Malta tax advisors named in Spanish money laundering probe
06 Mar 2020

Spanish authorities have charged football agent Abdilgafar Fali Ramadani and his associates with money laundering as part of an ongoing police operation, dubbed Lanigan.

The police raids took place last Tuesday upon Ramadani’s arrival in Spain. The charges stem from reports published by the European Investigative Collaborations (EIC) network during the Football Leaks project of 2016, which revealed that the German-born Macedonian Ramadani and his football agency were orchestrating fictitious transfers via network of European clubs he secretly controlled.

A Malta-resident company, Lian Sports, is implicated in the investigation.

Spanish police has made fifty requests for documentation from companies, football clubs, and law firms in relation to the probe: they include Spanish teams that conducted deals with Ramadani like Real Madrid, Atlético Madrid, Sevilla, Betis and others.

The Spanish investigation focuses on the purchase in 2017, of two luxury homes in the municipality of Calvià, near Palma de Mallorca.

They were carried out by “two players’ agents linked to one of the representation agencies with the highest turnover in Europe” – the Spanish ministry for the interior said. The agents named are Fali Ramadani and his partner, Nikola Damjanac, a Serbian goalkeeper, who played for Partizan in Belgrade.

Ramadani and Damjanac are believed to have funnelled over €10 million into Spain to buy the Calvià homes, as well as yachts, and “sustain a high standard of living”.

According to the Spanish police, the laundering operation was aided, they said, by a firm of tax advisors in Malta, where Ramadani’s agency, Lian Sports, has its tax domicile. But the name of the tax advisors has not been made public by the investigation.

Until January 2020, Lian Sports was assisted in Malta by E&S Consultancy and their firm Solv International, which acted as fiduciaries for the company. In January, ‘B’ shares held by E&S and Solv in Lian were transferred to Irish firm Primus, Ramadani’s agency.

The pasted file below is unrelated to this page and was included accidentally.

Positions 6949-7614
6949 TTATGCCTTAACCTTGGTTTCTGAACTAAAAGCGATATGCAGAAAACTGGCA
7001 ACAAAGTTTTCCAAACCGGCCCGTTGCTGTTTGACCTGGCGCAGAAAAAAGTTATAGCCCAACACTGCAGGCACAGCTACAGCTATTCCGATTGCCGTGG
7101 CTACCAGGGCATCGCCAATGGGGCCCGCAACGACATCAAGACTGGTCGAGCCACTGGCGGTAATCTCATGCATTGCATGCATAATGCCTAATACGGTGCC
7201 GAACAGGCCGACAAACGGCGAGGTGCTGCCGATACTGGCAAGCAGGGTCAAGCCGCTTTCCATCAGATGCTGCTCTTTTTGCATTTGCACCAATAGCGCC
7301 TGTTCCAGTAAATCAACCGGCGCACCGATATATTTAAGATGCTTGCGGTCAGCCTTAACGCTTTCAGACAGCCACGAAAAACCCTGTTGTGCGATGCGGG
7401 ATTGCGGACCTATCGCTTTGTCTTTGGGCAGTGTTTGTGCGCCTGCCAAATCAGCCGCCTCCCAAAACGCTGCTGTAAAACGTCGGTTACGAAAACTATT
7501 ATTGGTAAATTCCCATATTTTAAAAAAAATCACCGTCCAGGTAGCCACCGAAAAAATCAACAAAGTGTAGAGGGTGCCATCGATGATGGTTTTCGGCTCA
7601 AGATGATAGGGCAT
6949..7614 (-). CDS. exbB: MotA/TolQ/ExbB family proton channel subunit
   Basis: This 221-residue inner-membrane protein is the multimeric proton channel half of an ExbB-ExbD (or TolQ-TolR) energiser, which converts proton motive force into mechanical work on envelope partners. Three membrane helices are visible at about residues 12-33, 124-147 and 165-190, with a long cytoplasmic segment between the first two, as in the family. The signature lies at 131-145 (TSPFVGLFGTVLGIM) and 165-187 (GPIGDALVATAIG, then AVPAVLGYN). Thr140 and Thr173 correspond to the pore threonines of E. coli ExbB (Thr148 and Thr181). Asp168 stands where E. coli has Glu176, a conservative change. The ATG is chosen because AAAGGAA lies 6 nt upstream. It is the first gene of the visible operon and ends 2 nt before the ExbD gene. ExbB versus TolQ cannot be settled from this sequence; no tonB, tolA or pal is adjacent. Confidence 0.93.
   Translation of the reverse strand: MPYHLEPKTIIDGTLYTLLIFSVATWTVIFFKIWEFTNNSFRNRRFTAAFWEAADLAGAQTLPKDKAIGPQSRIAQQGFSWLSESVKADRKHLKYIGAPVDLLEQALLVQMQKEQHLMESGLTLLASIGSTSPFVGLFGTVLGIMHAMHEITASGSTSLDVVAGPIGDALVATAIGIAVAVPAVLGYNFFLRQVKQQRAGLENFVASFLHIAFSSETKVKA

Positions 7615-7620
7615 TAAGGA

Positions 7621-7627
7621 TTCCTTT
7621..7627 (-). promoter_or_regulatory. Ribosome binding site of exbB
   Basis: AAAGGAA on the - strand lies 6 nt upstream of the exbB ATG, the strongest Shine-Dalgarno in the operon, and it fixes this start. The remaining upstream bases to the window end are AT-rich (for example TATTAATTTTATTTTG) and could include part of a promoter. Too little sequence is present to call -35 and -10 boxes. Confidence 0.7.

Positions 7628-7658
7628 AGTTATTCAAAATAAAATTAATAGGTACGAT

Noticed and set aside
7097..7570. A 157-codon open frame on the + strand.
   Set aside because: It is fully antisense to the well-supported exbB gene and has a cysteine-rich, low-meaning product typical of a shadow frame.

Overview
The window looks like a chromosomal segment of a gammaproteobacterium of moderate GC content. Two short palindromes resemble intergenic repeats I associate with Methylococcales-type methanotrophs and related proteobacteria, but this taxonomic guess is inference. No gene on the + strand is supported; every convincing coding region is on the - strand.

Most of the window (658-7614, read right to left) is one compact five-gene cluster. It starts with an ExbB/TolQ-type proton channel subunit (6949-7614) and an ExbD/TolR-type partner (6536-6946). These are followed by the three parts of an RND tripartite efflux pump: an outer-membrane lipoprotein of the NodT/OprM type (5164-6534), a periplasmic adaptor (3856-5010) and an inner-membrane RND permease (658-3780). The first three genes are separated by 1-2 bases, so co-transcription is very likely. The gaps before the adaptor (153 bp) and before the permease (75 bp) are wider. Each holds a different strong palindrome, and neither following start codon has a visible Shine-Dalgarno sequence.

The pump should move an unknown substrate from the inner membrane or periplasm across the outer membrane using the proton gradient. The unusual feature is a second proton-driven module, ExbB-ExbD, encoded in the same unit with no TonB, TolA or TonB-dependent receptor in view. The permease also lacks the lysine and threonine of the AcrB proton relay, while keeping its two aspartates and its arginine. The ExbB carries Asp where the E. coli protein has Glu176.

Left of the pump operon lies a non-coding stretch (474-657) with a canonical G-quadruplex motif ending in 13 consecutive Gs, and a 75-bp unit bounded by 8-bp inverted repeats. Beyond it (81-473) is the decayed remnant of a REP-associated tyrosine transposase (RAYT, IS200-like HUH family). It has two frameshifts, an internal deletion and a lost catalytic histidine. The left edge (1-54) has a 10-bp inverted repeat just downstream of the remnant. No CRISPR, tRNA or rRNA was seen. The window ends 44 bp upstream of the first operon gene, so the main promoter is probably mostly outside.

A spokesperson for E&S said the firm had no profits or voting rights in the company. The investigation in Spain is unrelated to the MFSA’s cancellation of E&S Consultancy’s registration over several regulatory breaches in November 2019. The company has appealed the decision.

Lian Sports is the third largest football agency in the world, according to Forbes magazine – behind Gareth Bale’s agent Jonathan Barnett, and Cristiano Ronaldo’s agent Jorge Mendes. Forbes estimates that Lian Sports has contracts worth $777 million and has earned $78 million in commissions.

Lian Sports represents Real Madrid’s Luka Jovic, Manchester City’s Leroy Sané and Napoli’s Kalidou Koulibaly among several other high-profile clients

Both Ramadani’s and Damjanac’s wives are also under investigation. A fifth person’s identity has not been disclosed.

According to infoLibre, Fali Ramadani lives in one of the houses, while the other is the registered office of Majorca Aleksa Terza SL, a company dedicated to the “sale and purchase of real estate on its own behalf,” whose administrators were Nikola Damjanac and his wife Sanja.

The Spanish Central Operational Unit (UCO), which is leading the investigation, however believes the real owner of the villa, valued at some €7 million, is Ramadani himself.

Assisted by the National Office for the Investigation of Fraud (ONIF) of the Tax Agency, and Europol, which have sent international letters rogatory to as-yet undisclosed countries, agents investigated the origin of the cash used by Ramadani and Damjanac to buy the two properties.

It is this arm of the investigation which led them to make allegations of their involvement in a “criminal organisation”.

The investigation focuses on a possible money laundering offence, based on a report by Sepblac, Spain’s financial intelligence unit.

In addition, the Macedonian agent is charged with a crime against the Spanish tax agency. The UCO considers that since he lives in Spain for more than half of the year, he is a Spanish resident and must pay taxes to the Spanish treasury; instead he pays a large part of his taxes in Cyprus, a territory with a much more lax taxation system.

By Matthew Vella, MaltaToday, 5 March 2020

Read more at MaltaToday

RiskScreen: Eliminating Financial Crime with Smart Technology

You can claim CPD minutes for this content, by signing up to our CPD Wallet